Located in western Colorado, the Grand Mesa National Forest covers most of Grand Mesa and part of Battlement Mesa. It was the third forest reserve created in the United States and is the largest flat-top mountain in the world. Throughout the summer months, visitors come here to escape the heat from the valley below. They can enjoy hiking, mountain biking over the varied terrain, and fishing at one of the 300 alpine lakes.
With over 3,000 miles of trails, the Grand Mesa National Forest provides both rugged beauty and solitude. With an RV conveniently provided by RVshare, you can get a restful night’s sleep on the mesa and wake up to enjoy the sunrise over a crystal clear alpine lake.
The Big Creek Campground is located near Collbran, CO. It has a boat ramp, picnic tables, and toilets. Most of the campsites are shaded and there is hiking and fishing nearby. However, there are no water or electric hook-ups. The rates are $14 per night per camping unit. Firewood bundles are available for $6 each. The campground is open from mid-June until late September.
The Weir and Johnson Campground consists of 12 campsites located at an elevation of 10,500 feet. It is a single loop between Weir and Johnson and Sackett Reservoirs, with many of the sites overlooking one of the reservoirs. This is a peaceful location surrounded by Engelmann spruce. There are no electric or water hook-ups. There is one vault toilet. Rates are $14 per night per campsite. Firewood is available for $6 per bundle. The campground is open from mid-June through late September.
With 20 RV sites and many amenities, Grand Mesa RV Park and General Store will make sure you’re cared for. In addition to water and electric hook-ups, there are restrooms and showers on site. You can also buy groceries as well as bulk water and propane. If you are craving a treat, the general store has milkshakes, pizza, and wings for sale. Daily rates are $44 per RV. Weekly rates are $264. Monthly rates are $475.
This out-and-back trail features a lake with several places to stop and fish along the way. There is plenty of shade, and the elevation gain is fairly moderate at only 423 feet. The trail is best visited from March to October.
Length: 2.2 miles
This popular trail near Mesa Lakes features three lakes and has a moderate elevation gain of 429 feet. It is often used for nature trips and bird watching as well as for hikes. While there are a few trickier switchbacks, for the most part, this is a good trail for all skill levels. Thanks to the aspens, it is lovely in the fall and is best visited from March to October.
Length: 3.5 miles
A lightly trafficked trail, the Kannah Creek will get you away from the crowds. It is located near Mesa and features a lake as well as a more substantial elevation gain of over 4,000 feet. Because of its altitude, it is recommended that the trail be visited from June through August. Horseback riding is allowed on this trail.
Length: 16.2 miles
Crag Crest Trail is a well-trafficked trail that is particularly popular in the spring, thanks to the many wildflowers that you will see while hiking it. The trailhead is located near Cedaredge and forms a wide loop back around. The trail features a lake and is ideal for nature trips. Horses are allowed on this trail.
Length: 10.3 miles
This less-trafficked out-and-back trail located near Mesa is open and accessible year-round. In the spring, it features beautiful wildflowers while in the winter it is great for cross-country skiing and snowshoeing. There is a gradual elevation gain of over 1,100 feet.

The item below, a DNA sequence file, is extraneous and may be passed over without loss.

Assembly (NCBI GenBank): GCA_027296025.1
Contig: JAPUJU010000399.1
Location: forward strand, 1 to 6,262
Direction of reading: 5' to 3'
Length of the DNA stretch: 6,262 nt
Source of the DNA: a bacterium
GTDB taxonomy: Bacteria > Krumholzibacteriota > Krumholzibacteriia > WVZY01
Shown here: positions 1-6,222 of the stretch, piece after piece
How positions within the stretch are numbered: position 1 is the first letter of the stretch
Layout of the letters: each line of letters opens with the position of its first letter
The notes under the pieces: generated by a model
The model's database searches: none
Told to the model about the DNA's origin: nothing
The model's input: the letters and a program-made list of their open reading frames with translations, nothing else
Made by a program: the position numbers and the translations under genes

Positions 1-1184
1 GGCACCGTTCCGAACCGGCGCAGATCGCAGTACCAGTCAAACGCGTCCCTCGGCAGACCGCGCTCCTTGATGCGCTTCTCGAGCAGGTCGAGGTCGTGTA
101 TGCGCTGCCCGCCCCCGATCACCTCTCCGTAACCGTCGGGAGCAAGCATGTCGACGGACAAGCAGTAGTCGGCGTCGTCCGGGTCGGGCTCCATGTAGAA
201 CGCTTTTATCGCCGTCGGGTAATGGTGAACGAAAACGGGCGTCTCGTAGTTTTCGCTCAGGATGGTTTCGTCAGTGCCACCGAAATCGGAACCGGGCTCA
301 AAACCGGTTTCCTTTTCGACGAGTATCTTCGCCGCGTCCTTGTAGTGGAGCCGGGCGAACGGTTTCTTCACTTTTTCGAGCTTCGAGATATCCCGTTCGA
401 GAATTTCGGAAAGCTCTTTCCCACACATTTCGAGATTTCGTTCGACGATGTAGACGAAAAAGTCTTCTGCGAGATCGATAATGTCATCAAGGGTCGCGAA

Length: 12.2 miles
The Grand Mesa National Forest encompasses a wide variety of landscapes and elevations, which lends it to a diversity of plants. Visitors can explore everything from canyons where scrub-oak and pinyon trees hold sway to plateaus filled with ponderosa pines and aspens and lush alpine meadows. The park is particularly popular in mid-summer during peak wildflower season. Visitors will see abundant groupings of columbine, paintbrush, fireweed, delphiniums, mountain bluebells, and many more. Many rock and mineral enthusiasts as well as amateur paleontologists enjoy exploring the various topographies of the park. Geodes and other interesting specimens can be found.
The park is also home to thriving populations of over 55,000 elk, 150,000 mule deer, and 500 Rocky Mountain bighorn sheep as well as 150 desert bighorn sheep. While more elusive, Canadian lynx, pine martens, mountain lions and black bears also make their home in the park. A small moose herd of about 100 has recently been introduced to the Grand Mesa National Forest as well. Bird-watchers will enjoy keeping their eyes out for the Gunnison sage grouse, Mexican spotted owls, boreal owls, bald eagles, peregrine falcons and many other avian species.
Anglers will find many fishing opportunities on the Gunnison, Taylor, Uncompahgre and San Miguel Rivers as well as the numerous smaller creeks that run through the park. Rainbow trout, browns, cutthroats and brookies are particularly plentiful.
Stargazing is a wonderful hobby on the plateau as it is sufficiently removed from larger urban areas so that light pollution is minimal. There are a number of geocaches hidden in the area as well.
Address: 2230 South Main St., Delta, CO 81416
Fee: Entry fee $0
Grand Mesa National Forest provides a unique range of ecosystems to explore. Summer in the park is particularly delightful thanks to the explosion of wildflowers. The pristine mountain streams are great for anglers. By camping in an RV, you can enjoy stargazing at night and, then, wake up to see the sunrise over a mountain lake.